Affordable housing is not one of the supervisors’ nine strategic priorities, but the county has set aside $700,000 in end-of-year funds for housing projects.

As of the county’s last budget work session, which took place on March 4, the board had not increased the amount set aside for affordable housing. Board members have been holding town halls with their constituents to get feedback on the budget since then.

Last year, the county supported a Piedmont Housing Alliance project with up to $325,000 from the housing fund. The county has also focused staff time and housing fund resources on Habitat for Humanity’s redevelopment of the Southwood Mobile Home Park.

Albemarle housing planner Stacy Pethia — formerly Charlottesville’s housing coordinator — is scheduled to present a summary of the regional housing assessment to the Board of Supervisors on Wednesday. The board is scheduled to discuss next steps for revising their housing policy at that time.


Both the city and county school boards have approved their budget proposals.

According to its Feb. 21 meeting, the Charlottesville School Board’s proposed budget for fiscal year 2020 include a 5.53% increase to the general fund, a 0.97% increase to the special revenues fund and a 4.75% increase overall.

The board unanimously voted on $88,055,130 as the total number for fiscal year 2020.

Non-discretionary expenses and contracts in the proposed budget include a health insurance increase of 8%. Grant-funded programs like AVID, Extending the Bridges of Literacy and WALK support will be maintained with the current budget proposal.

Other non-discretionary expenses involved pay raises to eligible teachers and staff along with moving pay scales impacted by Living Wage for custodial, instructional assistants and nutritional staff.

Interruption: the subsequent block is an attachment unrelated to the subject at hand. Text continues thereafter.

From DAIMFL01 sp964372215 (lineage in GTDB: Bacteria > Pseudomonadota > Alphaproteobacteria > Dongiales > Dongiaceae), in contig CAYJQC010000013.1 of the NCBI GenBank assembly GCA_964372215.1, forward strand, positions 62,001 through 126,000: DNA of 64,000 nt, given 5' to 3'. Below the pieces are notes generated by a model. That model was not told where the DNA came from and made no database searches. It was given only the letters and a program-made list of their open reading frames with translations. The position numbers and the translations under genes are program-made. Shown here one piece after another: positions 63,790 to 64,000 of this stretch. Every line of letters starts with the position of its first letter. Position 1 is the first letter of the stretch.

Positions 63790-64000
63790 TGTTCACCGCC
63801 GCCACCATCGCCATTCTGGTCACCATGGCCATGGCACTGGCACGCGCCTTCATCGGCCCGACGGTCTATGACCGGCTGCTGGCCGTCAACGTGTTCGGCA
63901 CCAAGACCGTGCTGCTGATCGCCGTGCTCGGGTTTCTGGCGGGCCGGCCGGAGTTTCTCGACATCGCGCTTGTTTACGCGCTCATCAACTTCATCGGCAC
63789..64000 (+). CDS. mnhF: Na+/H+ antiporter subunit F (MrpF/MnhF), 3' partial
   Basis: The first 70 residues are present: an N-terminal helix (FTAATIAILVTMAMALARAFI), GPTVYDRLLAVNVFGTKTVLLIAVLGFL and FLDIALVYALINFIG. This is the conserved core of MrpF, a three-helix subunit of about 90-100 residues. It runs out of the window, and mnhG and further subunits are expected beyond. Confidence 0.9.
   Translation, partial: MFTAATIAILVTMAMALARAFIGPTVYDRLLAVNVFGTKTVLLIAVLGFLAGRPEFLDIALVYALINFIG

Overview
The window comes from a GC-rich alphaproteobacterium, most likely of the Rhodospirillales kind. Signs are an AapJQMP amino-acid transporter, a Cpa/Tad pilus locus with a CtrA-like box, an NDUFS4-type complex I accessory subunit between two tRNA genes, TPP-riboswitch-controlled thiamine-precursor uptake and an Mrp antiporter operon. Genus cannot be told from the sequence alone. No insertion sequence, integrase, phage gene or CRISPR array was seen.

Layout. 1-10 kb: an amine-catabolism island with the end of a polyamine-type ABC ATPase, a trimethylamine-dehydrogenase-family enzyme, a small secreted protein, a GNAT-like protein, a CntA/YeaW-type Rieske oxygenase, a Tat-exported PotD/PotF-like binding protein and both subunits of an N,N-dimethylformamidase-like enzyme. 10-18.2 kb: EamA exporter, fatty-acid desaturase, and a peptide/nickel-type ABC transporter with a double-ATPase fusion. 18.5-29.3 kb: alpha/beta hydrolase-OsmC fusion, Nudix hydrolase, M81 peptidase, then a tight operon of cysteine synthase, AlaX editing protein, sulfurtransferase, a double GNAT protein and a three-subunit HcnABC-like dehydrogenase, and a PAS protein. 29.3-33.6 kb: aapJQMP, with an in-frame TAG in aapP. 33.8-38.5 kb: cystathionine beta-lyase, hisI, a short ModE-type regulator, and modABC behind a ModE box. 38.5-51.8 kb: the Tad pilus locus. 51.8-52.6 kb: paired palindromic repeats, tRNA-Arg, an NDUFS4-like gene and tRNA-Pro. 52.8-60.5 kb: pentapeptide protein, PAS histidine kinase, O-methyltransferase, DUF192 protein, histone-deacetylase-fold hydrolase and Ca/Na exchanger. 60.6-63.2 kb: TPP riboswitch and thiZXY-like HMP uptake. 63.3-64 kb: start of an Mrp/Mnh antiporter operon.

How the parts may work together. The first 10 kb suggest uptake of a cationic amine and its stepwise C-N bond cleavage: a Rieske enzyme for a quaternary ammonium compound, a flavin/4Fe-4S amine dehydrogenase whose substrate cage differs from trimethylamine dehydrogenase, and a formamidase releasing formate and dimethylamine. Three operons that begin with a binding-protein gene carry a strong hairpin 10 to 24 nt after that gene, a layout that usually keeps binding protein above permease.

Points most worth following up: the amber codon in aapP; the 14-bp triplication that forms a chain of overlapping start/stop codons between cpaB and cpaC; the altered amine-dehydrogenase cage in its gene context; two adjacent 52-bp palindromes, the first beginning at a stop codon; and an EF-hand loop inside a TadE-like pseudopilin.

Some items were reduced or cut from the recommendation based on preliminary funding estimates that were provided by city officials. The estimates indicated the need to reduce the school budget funding request by $500,000.

Among the items struck were the additions of an AVID, math and ISTEM teacher.

“To have to take anything away from this is truly unfortunate because of the focus on inequities in our community,” School Board member Jennifer McKeever said during the meeting. “The math specialists, the ISTEM teacher and the AVID program all support the children who need it the most. I appreciate the hard decisions that the staff have had to make, so thank you for that.”

“I look forward to continued advocacy on these positions, and kind of trying to define what equity looks like in our community for the next year plus through this budget,” she added.

Meanwhile, Albemarle’s combined input from various actions, such as a School Board retreat, survey and superintendent listening tour to present its budget proposal.

Top issues that were identified for funding priority included competitive salaries to retain teachers, increasing student health and wellness services, including security measures within the buildings and increasing career readiness opportunities, like internships for high school students.

Revenues for the next fiscal year are projected at $195.3 million

Albemarle schools spokesman Phil Giaramita says that some of the numbers have changed because of refinements that Superintendent Matthew Haas has made. He attributed another reason to the fact that the revenue numbers, which were estimates back in February are a little firmer now.

The board proposed changes involved a decrease in Voluntary Early Retirement Incentive Program, which would save about $86,000 Among some increases were health and dental insurance.

Both teacher and classified salary increases account for about $2 million and $1.3 million, respectively.

Staffing increases due to enrollment growth account, increased special educational staffing and the Western Albemarle High School addition operational impacts total at nearly $2 million.

Advancing strategic objective goals for the Advancing Horizon 2020 strategic plan totals to nearly $3 million.

Parks and transportation

A joint project is one of the largest in the parks budgets for both Charlottesville and Albemarle. About $2.9 million has been allocated for work in Darden Towe Park, which is administered by both localities. Charlottesville’s share of the project is about $929,000.

Capital projects for the 113-acre park along the Rivanna River near Free Bridge include athletic field improvements and lighting. Lighting fields at Darden Towe have been under discussion for several years.